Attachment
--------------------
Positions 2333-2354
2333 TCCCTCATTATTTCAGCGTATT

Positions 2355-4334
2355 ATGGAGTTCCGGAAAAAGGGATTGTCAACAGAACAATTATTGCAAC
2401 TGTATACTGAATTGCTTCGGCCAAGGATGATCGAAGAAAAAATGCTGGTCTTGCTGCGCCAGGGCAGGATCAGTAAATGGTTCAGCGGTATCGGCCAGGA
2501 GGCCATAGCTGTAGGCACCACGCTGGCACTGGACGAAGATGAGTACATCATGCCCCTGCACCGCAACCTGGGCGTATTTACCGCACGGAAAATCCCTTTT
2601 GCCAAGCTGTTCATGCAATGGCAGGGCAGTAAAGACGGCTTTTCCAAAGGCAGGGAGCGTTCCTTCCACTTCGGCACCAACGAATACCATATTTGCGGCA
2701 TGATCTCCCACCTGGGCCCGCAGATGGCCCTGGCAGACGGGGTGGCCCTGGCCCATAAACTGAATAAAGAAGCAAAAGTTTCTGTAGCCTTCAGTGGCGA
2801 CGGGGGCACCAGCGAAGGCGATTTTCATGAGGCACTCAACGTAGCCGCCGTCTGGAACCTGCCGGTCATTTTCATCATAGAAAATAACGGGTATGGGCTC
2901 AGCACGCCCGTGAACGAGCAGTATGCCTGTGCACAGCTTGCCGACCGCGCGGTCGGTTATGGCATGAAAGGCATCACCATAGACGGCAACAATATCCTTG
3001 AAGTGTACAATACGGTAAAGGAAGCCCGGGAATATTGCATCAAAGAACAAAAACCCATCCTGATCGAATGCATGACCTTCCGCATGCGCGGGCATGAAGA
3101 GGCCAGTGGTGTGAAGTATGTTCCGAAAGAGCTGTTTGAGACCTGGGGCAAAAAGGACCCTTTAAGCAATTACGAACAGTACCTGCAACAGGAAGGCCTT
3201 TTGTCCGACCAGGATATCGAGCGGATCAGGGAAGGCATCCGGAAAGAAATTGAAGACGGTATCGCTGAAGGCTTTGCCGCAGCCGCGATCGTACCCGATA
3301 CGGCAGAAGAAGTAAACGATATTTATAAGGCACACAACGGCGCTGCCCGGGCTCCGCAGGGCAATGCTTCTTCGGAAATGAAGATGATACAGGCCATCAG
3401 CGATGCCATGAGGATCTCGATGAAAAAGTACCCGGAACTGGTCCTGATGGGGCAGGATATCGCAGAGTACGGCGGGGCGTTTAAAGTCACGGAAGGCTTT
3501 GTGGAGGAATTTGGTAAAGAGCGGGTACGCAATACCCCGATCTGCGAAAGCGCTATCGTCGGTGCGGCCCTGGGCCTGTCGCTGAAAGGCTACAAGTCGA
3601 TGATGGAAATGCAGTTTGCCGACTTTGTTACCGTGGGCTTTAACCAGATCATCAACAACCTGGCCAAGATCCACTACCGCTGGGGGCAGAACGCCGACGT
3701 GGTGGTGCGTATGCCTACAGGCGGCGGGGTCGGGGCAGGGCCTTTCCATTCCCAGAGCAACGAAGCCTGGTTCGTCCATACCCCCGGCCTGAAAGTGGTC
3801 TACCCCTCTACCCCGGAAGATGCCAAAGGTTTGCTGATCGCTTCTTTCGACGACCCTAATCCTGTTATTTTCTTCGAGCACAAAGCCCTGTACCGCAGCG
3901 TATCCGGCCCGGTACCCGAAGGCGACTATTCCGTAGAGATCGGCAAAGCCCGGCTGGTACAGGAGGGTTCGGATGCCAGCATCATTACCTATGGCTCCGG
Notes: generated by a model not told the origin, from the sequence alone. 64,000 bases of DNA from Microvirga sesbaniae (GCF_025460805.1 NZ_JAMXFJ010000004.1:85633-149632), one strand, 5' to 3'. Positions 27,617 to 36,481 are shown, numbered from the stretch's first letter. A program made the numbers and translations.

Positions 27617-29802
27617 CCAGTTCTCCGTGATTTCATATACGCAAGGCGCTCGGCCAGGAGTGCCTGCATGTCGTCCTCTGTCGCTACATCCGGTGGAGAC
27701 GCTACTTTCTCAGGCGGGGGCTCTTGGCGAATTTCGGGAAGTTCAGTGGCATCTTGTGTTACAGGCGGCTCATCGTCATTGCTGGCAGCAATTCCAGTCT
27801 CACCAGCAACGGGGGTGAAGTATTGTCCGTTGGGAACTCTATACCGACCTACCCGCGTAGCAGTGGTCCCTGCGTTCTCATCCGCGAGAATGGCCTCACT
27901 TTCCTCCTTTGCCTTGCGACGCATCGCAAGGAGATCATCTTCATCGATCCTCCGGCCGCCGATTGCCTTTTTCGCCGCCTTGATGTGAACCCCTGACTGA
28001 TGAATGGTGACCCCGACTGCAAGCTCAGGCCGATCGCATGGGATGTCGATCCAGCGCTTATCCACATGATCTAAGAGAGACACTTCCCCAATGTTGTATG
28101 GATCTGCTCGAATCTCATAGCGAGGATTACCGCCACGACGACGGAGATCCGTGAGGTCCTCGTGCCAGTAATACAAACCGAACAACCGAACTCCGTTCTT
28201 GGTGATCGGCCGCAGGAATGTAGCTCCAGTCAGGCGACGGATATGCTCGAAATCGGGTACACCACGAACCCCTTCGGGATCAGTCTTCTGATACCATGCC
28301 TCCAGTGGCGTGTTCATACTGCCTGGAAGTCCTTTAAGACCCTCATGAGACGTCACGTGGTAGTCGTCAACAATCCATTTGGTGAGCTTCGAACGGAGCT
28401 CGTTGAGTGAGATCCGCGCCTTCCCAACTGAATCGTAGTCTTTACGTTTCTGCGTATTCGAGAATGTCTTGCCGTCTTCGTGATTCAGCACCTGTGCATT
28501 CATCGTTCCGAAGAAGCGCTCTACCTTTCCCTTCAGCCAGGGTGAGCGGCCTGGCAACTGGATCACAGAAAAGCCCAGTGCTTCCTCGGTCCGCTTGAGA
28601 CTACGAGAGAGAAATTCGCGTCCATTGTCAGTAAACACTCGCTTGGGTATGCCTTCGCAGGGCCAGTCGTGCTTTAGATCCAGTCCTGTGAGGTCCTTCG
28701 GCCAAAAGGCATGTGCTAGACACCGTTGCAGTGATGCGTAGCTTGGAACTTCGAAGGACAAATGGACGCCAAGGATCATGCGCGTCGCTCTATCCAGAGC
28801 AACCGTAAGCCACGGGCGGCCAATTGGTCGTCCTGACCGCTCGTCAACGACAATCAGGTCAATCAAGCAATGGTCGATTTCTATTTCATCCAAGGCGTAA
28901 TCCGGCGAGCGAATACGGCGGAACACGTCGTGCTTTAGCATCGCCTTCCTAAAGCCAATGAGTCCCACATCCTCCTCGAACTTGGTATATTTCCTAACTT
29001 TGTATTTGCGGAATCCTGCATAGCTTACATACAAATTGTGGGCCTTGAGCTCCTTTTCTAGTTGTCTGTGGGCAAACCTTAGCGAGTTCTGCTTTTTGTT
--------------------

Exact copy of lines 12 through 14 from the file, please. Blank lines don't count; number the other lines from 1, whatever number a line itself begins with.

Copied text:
3101 GGCCAGTGGTGTGAAGTATGTTCCGAAAGAGCTGTTTGAGACCTGGGGCAAAAAGGACCCTTTAAGCAATTACGAACAGTACCTGCAACAGGAAGGCCTT
3201 TTGTCCGACCAGGATATCGAGCGGATCAGGGAAGGCATCCGGAAAGAAATTGAAGACGGTATCGCTGAAGGCTTTGCCGCAGCCGCGATCGTACCCGATA
3301 CGGCAGAAGAAGTAAACGATATTTATAAGGCACACAACGGCGCTGCCCGGGCTCCGCAGGGCAATGCTTCTTCGGAAATGAAGATGATACAGGCCATCAG